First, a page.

This is by far the #1 most important thing for me. To say that I am passionate about fashion, styling outfits and photo shoots, and creating content, barely scratches the surface of how I live & breathe it. I have been wanting to do this for 10+ years (literally) and now that I have finally taken the dive, most days, I am physically unable to turn off the content creator in me.
Everywhere I go, I am observing colors, noting shoot locations, taking test shots; basically every waking moment outside of being a lawyer, I am brainstorming outfit ideas, researching trends, planning my feed, and collaborating with brands. NONE of this would be possible or even manufacturable if I didn’t absolutely freakin’ love it. No amount of money in the world could force me to put this much time and effort into two full-time jobs.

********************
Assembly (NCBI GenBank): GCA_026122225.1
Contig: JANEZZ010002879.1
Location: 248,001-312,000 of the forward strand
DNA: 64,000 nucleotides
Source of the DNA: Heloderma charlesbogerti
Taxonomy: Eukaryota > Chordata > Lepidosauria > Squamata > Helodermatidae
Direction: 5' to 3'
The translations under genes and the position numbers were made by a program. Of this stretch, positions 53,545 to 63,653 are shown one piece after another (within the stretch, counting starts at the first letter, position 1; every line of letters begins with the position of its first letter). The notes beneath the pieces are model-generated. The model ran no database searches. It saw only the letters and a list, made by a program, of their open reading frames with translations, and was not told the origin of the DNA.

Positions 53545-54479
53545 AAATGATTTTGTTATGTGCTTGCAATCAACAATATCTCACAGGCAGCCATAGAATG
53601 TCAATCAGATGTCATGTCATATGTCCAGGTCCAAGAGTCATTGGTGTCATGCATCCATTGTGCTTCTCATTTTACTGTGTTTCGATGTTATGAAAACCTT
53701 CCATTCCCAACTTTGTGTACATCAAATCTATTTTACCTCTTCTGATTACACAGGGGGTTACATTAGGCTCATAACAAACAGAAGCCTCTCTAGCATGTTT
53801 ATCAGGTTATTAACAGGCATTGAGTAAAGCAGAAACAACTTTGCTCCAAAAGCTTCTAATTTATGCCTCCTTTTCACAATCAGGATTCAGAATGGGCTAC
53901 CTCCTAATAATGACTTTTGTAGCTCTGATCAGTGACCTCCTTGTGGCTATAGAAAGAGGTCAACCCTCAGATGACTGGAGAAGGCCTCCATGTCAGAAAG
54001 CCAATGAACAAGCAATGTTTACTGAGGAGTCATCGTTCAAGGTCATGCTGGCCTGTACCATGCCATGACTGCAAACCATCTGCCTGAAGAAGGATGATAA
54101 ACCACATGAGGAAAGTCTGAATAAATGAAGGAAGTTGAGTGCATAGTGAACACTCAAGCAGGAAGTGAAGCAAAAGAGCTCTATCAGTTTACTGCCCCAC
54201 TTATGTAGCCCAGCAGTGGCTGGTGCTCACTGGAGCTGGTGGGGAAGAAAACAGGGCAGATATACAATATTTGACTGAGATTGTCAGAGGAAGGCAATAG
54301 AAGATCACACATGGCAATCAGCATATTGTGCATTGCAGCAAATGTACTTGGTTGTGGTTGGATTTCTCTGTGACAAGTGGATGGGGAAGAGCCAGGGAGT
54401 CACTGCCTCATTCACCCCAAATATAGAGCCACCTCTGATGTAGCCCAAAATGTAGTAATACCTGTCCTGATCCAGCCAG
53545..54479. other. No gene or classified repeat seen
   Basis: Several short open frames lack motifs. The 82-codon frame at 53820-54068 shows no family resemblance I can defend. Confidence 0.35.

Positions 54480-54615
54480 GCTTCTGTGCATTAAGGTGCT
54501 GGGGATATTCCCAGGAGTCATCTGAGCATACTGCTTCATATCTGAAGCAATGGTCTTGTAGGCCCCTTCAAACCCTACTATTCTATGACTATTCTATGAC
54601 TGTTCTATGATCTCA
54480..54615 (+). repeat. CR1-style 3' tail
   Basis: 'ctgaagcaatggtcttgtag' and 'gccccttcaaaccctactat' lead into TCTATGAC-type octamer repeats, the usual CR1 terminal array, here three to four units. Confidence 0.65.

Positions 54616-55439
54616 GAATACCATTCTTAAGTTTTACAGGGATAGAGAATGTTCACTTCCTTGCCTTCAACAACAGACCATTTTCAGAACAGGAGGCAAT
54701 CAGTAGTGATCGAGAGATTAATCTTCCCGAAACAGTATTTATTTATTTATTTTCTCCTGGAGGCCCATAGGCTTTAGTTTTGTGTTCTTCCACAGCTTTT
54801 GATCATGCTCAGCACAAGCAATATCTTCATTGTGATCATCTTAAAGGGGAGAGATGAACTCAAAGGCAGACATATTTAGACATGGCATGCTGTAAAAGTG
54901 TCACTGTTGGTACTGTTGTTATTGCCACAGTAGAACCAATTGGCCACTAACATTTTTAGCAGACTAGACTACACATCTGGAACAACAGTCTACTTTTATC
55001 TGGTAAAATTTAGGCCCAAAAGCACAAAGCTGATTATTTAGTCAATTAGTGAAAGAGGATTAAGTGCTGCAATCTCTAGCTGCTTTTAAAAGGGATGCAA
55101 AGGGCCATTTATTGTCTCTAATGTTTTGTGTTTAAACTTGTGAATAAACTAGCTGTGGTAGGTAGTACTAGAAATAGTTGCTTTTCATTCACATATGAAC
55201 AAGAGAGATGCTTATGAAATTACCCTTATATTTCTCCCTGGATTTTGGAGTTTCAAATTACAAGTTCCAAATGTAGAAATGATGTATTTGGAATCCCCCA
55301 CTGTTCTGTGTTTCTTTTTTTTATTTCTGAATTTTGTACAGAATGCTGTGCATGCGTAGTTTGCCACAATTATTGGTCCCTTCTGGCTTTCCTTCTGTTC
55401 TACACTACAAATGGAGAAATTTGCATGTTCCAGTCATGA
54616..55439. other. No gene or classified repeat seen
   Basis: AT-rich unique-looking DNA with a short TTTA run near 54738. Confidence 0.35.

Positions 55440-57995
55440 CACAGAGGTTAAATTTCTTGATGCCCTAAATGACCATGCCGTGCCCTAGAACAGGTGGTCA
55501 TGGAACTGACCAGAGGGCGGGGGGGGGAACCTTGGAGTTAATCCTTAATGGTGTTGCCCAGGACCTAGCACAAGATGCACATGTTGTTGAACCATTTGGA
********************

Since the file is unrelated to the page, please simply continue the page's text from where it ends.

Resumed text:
Now, for the more concrete stuff~
Calendar blocking is basically scheduling a block of time on your calendar for every single thing you do, from the moment you wake up, to the moment you go to bed. Ideally, this means that your entire day/week is blocked out~ with things you have to get done, appointments, events, meetings, when you eat, when you sleep, when you want to binge Netflix, etc.
If you’re not used to this or have never done it, I know, this sounds a bit restrictive & neurotic, but I promise, it’s not. It is by far one of the most helpful things I have ever implemented into my daily life. (In case you want to see this in action, I will be following up this post with a second post showing you my typical day fully calendar blocked.)